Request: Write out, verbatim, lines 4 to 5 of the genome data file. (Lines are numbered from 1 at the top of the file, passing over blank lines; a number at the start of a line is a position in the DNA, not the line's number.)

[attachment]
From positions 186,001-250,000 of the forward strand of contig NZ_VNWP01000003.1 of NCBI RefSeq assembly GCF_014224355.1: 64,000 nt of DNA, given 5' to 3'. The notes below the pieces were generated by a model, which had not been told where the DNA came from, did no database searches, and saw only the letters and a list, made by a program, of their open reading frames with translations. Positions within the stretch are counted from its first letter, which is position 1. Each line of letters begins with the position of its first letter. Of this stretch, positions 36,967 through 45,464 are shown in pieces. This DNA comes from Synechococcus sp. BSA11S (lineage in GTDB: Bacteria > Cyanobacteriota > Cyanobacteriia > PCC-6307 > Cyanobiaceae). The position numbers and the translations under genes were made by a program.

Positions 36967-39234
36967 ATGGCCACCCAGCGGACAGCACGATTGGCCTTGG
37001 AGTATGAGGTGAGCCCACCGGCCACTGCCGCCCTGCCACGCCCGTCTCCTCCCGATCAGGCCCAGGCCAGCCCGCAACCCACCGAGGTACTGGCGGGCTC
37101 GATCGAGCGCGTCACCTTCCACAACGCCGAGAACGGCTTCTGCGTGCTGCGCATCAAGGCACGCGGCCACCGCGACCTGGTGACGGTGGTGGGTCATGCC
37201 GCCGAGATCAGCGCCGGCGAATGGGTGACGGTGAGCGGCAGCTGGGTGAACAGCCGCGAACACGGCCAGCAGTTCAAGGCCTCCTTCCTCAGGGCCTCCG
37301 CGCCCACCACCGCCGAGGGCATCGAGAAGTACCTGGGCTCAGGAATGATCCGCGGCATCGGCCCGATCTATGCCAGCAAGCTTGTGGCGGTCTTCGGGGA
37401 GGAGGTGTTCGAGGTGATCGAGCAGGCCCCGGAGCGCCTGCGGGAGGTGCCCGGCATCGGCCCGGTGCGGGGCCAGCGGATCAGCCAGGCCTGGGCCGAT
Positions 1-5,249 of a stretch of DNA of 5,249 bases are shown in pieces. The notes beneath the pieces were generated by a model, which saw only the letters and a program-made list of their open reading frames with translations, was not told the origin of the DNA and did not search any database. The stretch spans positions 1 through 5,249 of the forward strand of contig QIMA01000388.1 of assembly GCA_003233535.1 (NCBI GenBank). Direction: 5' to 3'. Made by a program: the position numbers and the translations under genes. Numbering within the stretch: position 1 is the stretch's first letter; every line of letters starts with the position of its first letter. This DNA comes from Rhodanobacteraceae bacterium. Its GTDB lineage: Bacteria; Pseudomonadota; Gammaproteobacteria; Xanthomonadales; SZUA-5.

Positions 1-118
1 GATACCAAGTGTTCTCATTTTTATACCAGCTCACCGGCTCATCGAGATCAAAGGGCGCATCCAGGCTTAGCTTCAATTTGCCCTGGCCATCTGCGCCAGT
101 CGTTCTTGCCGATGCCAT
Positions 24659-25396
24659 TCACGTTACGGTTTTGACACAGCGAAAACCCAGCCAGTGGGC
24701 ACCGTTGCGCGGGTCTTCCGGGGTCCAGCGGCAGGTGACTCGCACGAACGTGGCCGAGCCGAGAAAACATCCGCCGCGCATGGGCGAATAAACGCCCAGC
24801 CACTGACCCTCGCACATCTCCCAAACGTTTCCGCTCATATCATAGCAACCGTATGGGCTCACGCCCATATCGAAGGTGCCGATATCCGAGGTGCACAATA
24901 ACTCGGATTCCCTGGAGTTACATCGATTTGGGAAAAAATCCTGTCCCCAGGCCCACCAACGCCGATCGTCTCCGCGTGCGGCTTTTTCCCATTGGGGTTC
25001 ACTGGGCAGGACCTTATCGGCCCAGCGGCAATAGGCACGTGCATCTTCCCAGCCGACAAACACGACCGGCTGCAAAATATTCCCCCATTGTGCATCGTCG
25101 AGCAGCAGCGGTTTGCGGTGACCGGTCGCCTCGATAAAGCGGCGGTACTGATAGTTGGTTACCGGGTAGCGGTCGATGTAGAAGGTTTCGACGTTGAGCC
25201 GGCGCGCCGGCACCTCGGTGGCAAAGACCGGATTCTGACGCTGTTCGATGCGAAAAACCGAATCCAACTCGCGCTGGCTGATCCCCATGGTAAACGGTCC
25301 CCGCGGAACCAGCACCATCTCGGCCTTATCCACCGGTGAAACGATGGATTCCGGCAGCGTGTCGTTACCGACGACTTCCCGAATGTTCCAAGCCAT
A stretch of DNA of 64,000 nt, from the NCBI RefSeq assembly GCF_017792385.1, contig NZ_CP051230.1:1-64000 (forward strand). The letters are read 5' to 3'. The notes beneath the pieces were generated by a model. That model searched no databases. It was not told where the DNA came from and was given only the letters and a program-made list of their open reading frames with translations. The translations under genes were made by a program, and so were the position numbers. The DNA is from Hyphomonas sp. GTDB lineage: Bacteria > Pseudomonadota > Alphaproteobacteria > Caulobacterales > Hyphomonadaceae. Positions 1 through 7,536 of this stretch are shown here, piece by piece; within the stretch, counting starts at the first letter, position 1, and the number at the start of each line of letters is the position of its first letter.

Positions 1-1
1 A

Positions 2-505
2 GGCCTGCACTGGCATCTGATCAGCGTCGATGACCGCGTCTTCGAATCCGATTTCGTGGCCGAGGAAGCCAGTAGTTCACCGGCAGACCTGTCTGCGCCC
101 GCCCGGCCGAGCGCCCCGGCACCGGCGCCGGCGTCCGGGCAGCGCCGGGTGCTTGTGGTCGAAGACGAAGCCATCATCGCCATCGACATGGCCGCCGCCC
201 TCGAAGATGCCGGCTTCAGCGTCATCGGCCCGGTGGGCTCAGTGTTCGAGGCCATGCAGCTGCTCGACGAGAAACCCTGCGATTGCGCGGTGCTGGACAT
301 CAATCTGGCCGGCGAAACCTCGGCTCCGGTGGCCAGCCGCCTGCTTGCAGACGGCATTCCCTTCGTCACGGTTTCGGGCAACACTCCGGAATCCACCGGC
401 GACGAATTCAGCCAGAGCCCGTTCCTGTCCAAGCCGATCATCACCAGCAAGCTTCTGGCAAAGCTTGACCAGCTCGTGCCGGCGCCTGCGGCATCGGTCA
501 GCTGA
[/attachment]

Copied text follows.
37001 AGTATGAGGTGAGCCCACCGGCCACTGCCGCCCTGCCACGCCCGTCTCCTCCCGATCAGGCCCAGGCCAGCCCGCAACCCACCGAGGTACTGGCGGGCTC
37101 GATCGAGCGCGTCACCTTCCACAACGCCGAGAACGGCTTCTGCGTGCTGCGCATCAAGGCACGCGGCCACCGCGACCTGGTGACGGTGGTGGGTCATGCC